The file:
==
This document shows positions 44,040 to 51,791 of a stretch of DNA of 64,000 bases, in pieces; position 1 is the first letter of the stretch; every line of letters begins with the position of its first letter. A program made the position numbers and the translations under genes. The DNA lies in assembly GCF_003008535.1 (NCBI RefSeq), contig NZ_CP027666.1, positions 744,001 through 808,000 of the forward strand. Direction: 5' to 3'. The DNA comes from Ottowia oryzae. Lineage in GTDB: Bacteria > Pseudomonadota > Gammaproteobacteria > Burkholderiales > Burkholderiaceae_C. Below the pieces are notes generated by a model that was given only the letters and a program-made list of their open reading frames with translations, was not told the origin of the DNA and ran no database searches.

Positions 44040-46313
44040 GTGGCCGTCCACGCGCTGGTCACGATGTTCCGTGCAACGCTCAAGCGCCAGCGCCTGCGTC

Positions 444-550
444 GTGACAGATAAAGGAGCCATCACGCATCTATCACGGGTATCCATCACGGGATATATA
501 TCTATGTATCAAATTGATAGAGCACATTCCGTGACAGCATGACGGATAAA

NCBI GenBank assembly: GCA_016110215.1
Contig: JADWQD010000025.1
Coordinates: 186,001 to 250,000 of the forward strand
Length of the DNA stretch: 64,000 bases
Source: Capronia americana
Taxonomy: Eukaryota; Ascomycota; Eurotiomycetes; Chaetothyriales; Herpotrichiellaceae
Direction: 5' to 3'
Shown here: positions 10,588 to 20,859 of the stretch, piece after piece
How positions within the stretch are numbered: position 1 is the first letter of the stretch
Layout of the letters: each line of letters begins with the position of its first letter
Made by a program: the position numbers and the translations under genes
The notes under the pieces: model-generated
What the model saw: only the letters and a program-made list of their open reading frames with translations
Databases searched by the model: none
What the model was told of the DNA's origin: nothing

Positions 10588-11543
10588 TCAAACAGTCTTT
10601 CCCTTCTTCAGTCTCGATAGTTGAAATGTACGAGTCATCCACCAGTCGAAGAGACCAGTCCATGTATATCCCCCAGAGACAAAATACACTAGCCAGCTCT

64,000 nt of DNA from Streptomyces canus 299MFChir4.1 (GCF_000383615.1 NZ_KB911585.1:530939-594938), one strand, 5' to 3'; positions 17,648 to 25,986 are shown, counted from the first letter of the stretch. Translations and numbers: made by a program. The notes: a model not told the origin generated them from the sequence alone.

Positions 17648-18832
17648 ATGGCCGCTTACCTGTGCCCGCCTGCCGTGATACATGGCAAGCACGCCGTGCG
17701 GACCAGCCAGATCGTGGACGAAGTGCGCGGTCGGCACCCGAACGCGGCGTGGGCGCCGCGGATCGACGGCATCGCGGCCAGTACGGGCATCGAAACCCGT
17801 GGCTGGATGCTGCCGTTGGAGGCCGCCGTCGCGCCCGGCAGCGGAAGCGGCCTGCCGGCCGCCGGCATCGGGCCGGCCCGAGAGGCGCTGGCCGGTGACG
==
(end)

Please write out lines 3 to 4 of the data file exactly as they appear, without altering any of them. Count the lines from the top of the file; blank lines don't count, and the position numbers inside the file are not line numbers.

44040 GTGGCCGTCCACGCGCTGGTCACGATGTTCCGTGCAACGCTCAAGCGCCAGCGCCTGCGTC

Positions 444-550